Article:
Behind the scenes with five up-and-coming food concepts being refined in Catapult Kitchen and a look at the success of an alum.


From a diminutive basement area to an expansive professional workspace, the evolution of Catapult’s Kitchen Incubator is nothing short of remarkable. It mirrors the Incubator entrepreneurs’ transformations of raw-ingredient culinary ideas and passion into delicious meals shared with friends. Kitchen Director Maggie Leach tells us how the Incubator works as its members share their most distinctive creations with us.

You’re much more likely to sit across from your favorite people and eat this scrumptious food because the Catapult Kitchen Incubator exists. Even with incredible cuisine, the difficulty of the traditional restaurant business path is proverbial; getting one’s painstakingly prepared and crafted product in front of hungry patrons after start-up, maintenance, staff, marketing, and inevitable mistake-and-adjustment costs is daunting.

But the 5,000 square-foot Incubator, which currently houses 30 members with capacity for 50, bridges that treacherous gap from concept to consumption for its culinary entrepreneurs. In addition to offering commercial equipment and 24/7 access for late/early food preparation, this side of Catapult, like its Workspace side, offers all those great benefits conducive to success: networking, collaboration and education – especially the demystification of food regulations. As Maggie explains, “There’s guidance on permitting, inspections, and accounting with the goal of each business having its own brick-and-mortar location – or being part of a manufacturing process – in six months to three years. This grows Lakeland’s culinary economy and provides Lakelanders with locally-sourced options.”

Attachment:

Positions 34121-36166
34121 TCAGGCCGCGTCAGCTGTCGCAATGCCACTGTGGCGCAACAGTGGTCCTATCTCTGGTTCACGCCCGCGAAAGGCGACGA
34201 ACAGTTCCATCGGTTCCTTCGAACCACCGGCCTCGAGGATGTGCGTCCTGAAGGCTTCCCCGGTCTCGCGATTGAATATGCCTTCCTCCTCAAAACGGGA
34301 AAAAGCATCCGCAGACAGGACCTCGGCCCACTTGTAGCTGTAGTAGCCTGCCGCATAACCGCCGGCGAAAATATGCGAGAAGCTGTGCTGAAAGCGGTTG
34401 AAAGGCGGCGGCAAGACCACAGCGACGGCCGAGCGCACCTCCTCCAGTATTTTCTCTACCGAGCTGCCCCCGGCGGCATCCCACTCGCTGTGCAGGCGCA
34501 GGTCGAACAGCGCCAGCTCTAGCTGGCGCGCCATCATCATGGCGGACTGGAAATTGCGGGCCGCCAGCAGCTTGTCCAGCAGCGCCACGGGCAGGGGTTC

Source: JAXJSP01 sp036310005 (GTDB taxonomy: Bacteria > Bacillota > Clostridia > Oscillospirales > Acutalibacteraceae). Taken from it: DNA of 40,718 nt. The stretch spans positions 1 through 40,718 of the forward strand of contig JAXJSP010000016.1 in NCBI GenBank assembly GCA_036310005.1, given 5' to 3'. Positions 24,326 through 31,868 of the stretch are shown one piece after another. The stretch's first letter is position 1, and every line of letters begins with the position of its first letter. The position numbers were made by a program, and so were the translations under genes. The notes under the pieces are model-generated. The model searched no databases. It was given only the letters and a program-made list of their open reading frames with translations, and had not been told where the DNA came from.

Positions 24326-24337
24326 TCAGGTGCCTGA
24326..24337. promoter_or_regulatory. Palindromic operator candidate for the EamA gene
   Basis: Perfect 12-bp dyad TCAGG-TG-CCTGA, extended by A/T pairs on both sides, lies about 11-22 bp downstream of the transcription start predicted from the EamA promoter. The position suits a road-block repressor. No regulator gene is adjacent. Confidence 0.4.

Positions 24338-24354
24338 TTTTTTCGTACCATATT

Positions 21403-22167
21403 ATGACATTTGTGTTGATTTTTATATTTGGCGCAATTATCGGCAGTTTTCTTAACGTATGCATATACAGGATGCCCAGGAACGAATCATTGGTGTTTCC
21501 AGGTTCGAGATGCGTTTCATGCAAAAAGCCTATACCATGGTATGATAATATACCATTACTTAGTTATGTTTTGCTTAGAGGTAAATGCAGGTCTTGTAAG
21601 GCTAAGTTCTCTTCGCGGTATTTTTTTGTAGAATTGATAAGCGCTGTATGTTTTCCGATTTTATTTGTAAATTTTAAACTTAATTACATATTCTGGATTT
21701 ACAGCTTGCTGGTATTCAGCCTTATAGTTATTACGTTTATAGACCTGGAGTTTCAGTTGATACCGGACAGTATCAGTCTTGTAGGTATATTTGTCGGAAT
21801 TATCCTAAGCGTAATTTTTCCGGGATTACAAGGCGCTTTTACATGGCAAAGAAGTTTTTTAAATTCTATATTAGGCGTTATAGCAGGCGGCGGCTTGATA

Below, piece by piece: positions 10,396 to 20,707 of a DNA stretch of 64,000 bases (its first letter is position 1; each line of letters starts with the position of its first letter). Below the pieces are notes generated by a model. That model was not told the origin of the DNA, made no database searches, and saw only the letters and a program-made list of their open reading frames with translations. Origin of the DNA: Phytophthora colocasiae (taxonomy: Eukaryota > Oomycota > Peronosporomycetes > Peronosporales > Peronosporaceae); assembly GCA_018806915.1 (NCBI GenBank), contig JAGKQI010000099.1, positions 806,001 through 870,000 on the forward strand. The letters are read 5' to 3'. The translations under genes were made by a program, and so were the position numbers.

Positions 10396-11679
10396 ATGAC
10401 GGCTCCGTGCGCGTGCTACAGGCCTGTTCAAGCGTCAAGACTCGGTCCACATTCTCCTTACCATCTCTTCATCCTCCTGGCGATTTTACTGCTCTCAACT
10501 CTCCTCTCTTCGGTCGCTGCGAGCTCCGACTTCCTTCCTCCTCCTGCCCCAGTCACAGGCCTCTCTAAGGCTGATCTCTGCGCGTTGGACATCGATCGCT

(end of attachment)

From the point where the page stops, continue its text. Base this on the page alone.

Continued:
Maggie came to the first version of Catapult more than five years ago as she was writing a thesis on restaurant entrepreneurship at Southeastern University. The kitchen was barely 250 square feet – and the equipment was the entire offering. “At that time, members had to acquire their own permits,” Maggie says.

But even those limitations didn’t hinder the Kitchen Incubator as the launchpad for Crumbles and Cream, Krazy Kombucha, Honeycomb Bread Bakers, The Salty Cow, No Guilt Baking Company, and Born & Bread Bakehouse. In its new form, the Incubator boasts Wafu, Asian Food Mart, and Whisk the Sweet Bakeshop.

There will surely be many more to join Lakeland’s culinary pantheon from Catapult’s Kitchen Incubator. Here’s a visual foretaste of the incredible food being crafted there right now. And there’s even better news: you don’t have to wait to try it. Visit for a calendar of Kitchen Pop-Ups – a rotating line-up of Incubator members serve up their best creations from a window on the east side of the Catapult building near the Lakeland Station – there’s even covered outdoor seating. Now, feast your eyes!

Baking Brewer

Vegetation Plant Foods